Jigsaws and in particular a Jigsaw Library might appear to be worlds away from the remaining echoes of World War II, yet they exist side by side in 1990`s Plymouth. At the back of Pounds House in Central Park...a popular wedding reception venue, there is a wartime bunker that is home to the Plymouth Jigsaw Puzzle Library. Take away the puzzle boxes and we have an almost unspoilt 1940`s A.R.P. Command Communications Centre. Entry is via an authentic green painted gas-proof door and the gas-tight ventilation system is still in place. This system was powered by two persons sitting on an immobile bike and pedalling like mad; so powering a dynamo...to a battery set-up...to a motor..to a blower...that eventually circulates and re-circulates the air drawn from outside and passed through a complex filter system. This "contraption" is in a side room and totally unbelievably..the 1943 Instruction Manual still hung behind the door on a nail!!!!!!!!

Much of the bunker is "as was" with original paintwork and first-aid box on the wall. On one wall is a sign warning staff to be on their guard against spies or as they were often referred to as "5th. Columnists"......enemy agents operating in Britain and waiting for the instruction to become active. It is most unusual and very possible unique. Numerous other signs were lying about, all relating to. Civil Defence, and many of these were from the early Cold War era of the 1950`s and 1960`s as this bunker saw service after the war but thankfully only in a training role. The wiring panel for the Air Raid alert siren is still in situ. with the inscription "Take cover"..... which may have not been much help as in the later material Nuclear Attack was the order of the day with large cardboard nuclear blast calculators ... were found telling one the effect over distance of different Mega Tonnages of nuclear bombs.

On the subject of agents behind the lines -


Had the worst ever happened and the Germans had invaded; "Churchill"s Army" would have become our very own "5th Column" staying behind the advance of the advancing invader to cause him harassment and sabotage his logistic links.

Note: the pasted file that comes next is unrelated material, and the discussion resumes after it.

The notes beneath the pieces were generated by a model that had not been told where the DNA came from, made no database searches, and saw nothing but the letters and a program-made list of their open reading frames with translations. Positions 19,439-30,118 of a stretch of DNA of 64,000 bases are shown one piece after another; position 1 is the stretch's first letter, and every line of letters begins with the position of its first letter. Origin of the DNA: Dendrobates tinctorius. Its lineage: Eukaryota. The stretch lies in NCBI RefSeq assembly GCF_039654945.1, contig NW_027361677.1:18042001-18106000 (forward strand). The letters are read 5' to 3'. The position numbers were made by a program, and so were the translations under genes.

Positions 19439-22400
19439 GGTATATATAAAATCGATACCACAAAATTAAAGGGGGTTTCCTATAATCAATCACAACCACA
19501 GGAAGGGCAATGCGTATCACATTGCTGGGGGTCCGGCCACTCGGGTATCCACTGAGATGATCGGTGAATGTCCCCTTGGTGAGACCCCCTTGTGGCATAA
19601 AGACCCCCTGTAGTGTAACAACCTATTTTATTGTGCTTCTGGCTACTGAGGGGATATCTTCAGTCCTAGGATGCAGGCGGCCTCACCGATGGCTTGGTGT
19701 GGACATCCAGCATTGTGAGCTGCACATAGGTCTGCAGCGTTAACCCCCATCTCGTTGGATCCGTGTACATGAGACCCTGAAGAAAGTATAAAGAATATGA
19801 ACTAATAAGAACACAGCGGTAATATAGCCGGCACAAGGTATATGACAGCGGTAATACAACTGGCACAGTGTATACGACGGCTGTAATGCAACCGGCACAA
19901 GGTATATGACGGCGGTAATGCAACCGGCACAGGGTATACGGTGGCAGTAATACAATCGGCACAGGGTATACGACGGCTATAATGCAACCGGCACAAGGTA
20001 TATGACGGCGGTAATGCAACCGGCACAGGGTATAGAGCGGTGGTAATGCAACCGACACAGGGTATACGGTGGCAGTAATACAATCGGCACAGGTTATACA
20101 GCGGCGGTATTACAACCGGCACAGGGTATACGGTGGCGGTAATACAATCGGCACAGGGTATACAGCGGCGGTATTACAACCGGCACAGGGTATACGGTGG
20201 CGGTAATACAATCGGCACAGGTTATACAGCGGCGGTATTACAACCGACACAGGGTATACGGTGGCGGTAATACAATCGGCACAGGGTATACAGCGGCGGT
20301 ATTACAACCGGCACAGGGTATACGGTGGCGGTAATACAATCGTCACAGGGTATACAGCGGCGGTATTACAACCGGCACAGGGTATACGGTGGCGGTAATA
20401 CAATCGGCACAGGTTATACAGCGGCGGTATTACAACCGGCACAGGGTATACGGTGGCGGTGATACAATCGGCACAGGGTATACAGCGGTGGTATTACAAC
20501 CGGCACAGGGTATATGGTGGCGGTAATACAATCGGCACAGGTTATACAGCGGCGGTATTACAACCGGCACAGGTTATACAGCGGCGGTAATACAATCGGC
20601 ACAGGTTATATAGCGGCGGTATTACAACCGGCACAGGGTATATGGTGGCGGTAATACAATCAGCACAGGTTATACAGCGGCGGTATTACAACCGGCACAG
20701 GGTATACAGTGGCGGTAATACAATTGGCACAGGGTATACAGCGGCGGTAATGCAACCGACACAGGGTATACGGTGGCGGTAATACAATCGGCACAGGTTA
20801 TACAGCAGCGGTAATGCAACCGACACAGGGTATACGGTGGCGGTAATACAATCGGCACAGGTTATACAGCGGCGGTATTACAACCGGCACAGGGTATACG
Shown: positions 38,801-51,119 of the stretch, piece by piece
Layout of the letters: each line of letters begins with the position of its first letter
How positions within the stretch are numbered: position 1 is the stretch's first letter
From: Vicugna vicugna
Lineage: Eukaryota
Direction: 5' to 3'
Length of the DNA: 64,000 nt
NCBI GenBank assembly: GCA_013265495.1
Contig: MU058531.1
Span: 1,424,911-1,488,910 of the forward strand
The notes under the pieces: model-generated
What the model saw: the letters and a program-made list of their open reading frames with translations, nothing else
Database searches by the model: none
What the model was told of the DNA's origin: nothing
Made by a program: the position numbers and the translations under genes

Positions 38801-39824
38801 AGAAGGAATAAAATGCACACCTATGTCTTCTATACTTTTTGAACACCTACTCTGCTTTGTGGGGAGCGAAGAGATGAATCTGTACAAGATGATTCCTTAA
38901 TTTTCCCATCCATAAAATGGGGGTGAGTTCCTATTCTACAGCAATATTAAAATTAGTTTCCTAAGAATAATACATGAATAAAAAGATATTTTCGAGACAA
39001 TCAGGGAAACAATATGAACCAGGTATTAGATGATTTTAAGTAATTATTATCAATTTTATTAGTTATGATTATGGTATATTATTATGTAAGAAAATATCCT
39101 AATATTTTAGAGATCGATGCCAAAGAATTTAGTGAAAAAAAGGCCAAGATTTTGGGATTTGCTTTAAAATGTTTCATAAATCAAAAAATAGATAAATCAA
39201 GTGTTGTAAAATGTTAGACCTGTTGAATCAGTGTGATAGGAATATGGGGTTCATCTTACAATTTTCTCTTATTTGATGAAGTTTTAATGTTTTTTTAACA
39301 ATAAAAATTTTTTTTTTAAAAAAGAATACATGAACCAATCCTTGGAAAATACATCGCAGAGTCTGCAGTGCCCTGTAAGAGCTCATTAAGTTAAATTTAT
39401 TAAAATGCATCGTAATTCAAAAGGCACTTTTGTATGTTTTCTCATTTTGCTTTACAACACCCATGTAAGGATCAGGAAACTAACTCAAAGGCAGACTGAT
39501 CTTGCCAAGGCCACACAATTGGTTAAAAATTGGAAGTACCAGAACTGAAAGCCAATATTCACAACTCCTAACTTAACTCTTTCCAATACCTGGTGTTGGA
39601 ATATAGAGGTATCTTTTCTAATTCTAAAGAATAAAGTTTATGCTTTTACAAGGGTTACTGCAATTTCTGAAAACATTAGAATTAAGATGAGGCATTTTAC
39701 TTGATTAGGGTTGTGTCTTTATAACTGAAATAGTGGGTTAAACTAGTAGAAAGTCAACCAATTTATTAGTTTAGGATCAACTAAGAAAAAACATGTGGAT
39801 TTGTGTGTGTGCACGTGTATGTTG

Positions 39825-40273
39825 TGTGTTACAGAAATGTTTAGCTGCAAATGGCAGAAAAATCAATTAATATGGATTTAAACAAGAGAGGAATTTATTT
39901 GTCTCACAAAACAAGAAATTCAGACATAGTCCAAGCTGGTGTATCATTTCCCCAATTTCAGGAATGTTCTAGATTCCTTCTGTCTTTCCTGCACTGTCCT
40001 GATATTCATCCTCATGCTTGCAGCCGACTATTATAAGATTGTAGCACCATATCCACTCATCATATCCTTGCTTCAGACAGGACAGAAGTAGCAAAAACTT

These men, but very possibly women too were handpicked. There is very little written on this subject as it was all so secret, hence the role of women is uncertain, but looking at the set-up in the French resistance, women must surely have played their part. These operatives made hidden arms stores in secluded rural locations on the outside of towns and cities, yet within easy access. Such caches were often underground and the entrance would be so well concealed that unless you knew where it was, even at a distance of a few metres, it was invisible. One such place exists on the outskirts of Plymouth in woodland near the Elfordleigh Hotel. A very small entrance, which in wartime would be covered with foliage etc. distinguished by it`s closeness to a tree stump, opens into a dog-legged passage which in turn leads to a large underground space. For any emergency, such as unwelcome and uninvited visitors, there would be a discrete exit at the rear. All personnel in "Churchill`s Army" were selected on the basis that they had no living relatives, and were often elderly...in case of capture and torture..there being "no leverage" within their families to extract information. So complete and vital was the secrecy involved that details of one groups operations were unknown to neighbouring groups, so protecting the organisaation against the risk of compromise due to capture of fellow members.

Not too far away from the above location is what remains of a wartime rubbish dump. It is full of the remains of respirators{gas masks}, anti-gas ointment tubes and gas filter cartridges. Perhaps they came from a clear-out of the nearby "Churchill`s Army" base. Everywhere is the presence of those who paid in full for us today.

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e-mail STEVE: steve@cyberheritage.co.uk